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What is the Pick Up Tax?

State Estate Taxes That Equal a Portion of the Federal Estate Tax


NOTE: State and federal laws change frequently and the following information may not reflect recent changes in the laws. For current tax or legal advice, please consult with an accountant or an attorney since the information contained in this article is not tax or legal advice and is not a substitute for tax or legal advice.

Prior to January 1, 2005, some states collected a separate state estate tax, called a "pick up tax" or "sponge tax," that was actually equal to a portion of the overall federal estate tax bill.

Definition of the Pick Up Tax

So what does the "pick up tax" or "sponge tax" mean? It means a state estate tax that is collected based on the state estate tax credit that the IRS allowed on the federal estate tax return, IRS Form 706, prior to January 1, 2005. In essence, the pick up tax was a "revenue sharing" arrangement between the IRS and the state taxing authority. Thus, the overall estate tax bill was not increased or decreased due to the pick up tax, instead the tax bill was apportioned between the IRS and the appropriate state taxing authority.

So what in plain English does this mean? It means that a portion of the federal estate tax was actually taken away from the IRS and instead paid to the decedent's state taxing authority.

Phase Out of the Pick Up Tax Beginning in 2002

And what is the significance of January 1, 2005? Prior to this date, federal law allowed states with pick up tax laws on their books to collect the tax. But under the provisions of the Economic Growth and Tax Relief Reconciliation Act of 2001, the pick up tax was phased out such that in 2002 the tax equaled 75% of the former tax, 50% in 2003, and 25% in 2004, ending in complete repeal of the tax on January 1, 2005.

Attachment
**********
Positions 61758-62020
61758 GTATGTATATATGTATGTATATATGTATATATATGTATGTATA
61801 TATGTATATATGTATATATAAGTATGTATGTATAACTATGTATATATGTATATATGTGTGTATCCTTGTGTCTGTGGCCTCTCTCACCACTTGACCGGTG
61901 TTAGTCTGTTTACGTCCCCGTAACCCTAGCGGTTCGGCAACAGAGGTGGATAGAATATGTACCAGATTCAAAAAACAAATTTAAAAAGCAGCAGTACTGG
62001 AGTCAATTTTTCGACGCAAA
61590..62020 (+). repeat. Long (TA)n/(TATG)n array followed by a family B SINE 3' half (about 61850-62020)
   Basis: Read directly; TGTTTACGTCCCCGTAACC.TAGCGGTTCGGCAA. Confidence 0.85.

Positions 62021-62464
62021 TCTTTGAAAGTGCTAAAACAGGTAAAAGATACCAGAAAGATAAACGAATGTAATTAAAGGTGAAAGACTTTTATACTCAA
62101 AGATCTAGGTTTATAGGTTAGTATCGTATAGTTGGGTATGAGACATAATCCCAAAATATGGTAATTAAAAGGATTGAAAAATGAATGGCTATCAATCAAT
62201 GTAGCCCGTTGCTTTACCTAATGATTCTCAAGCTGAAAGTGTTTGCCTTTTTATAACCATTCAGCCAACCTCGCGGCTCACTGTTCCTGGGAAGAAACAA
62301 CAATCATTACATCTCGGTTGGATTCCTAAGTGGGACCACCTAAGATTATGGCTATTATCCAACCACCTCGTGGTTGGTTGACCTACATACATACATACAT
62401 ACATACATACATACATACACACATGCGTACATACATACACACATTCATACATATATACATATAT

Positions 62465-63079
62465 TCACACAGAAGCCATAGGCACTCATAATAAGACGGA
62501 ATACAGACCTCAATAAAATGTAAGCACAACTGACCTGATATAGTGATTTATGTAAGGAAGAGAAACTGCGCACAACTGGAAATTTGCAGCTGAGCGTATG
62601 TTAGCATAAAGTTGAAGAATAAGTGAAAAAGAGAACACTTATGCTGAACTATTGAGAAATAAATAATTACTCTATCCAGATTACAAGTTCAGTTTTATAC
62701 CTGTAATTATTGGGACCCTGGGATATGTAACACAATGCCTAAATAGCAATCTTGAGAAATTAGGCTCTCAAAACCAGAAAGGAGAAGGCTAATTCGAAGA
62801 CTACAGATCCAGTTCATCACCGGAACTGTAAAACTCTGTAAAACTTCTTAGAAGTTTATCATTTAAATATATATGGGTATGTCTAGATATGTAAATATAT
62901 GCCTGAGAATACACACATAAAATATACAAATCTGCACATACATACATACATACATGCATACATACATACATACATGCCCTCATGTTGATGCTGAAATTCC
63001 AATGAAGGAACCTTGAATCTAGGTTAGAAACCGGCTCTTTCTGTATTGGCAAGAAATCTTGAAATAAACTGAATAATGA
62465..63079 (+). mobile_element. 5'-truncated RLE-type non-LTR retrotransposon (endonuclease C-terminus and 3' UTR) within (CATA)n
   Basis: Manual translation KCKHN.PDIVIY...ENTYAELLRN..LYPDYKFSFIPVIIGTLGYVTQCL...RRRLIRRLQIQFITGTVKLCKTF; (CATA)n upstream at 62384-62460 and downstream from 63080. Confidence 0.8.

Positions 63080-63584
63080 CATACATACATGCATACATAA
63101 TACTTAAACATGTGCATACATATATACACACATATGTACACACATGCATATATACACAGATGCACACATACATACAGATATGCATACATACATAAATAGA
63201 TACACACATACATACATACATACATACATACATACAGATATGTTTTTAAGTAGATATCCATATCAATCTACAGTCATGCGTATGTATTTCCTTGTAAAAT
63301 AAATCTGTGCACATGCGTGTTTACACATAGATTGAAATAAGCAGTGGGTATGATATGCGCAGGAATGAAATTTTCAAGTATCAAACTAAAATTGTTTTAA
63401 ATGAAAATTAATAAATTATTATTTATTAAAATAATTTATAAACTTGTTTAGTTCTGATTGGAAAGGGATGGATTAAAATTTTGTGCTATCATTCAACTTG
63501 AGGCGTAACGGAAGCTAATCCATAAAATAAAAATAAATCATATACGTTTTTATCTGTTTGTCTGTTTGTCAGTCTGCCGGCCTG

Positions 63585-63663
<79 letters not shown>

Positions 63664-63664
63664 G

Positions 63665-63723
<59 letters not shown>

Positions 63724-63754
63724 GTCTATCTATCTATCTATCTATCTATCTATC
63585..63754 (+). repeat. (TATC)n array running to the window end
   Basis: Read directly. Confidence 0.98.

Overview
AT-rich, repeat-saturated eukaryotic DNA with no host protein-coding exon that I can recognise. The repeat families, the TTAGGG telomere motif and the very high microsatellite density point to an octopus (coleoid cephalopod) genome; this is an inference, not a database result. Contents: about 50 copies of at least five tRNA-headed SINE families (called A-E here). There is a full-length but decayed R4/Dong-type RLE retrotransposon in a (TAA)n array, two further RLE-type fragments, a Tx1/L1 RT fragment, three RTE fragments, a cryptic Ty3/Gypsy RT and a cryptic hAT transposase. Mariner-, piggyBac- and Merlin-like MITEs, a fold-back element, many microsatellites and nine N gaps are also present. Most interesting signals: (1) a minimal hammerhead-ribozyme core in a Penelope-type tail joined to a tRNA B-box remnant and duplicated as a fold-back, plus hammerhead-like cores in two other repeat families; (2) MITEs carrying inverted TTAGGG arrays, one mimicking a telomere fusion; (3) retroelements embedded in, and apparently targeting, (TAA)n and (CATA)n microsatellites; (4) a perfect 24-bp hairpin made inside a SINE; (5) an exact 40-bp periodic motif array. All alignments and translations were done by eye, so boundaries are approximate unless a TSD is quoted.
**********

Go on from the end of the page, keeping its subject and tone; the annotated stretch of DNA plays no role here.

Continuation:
In response to the repeal of the pick up tax, some states that used to collect a pick up tax have enacted laws that allow the state to still collect a state estate tax, while other states have done nothing and as a result no longer collect a state estate tax at all.

Which States Still Collect a State Estate Tax?

As of January 1, 2013, the following states still collect a state estate tax: Connecticut, Delaware, District of Columbia, Hawaii, Illinois, Maine, Maryland, Massachusetts, Minnesota, New Jersey, New York, Oregon, Rhode Island, Tennessee, Vermont, and Washington. And prior to January 1, 2005, most other states did collect a state estate tax in the form of the pick up tax or a separate estate tax.

For the current state estate tax exemptions for the states listed above, refer to the State Estate Tax and Exemption Chart.

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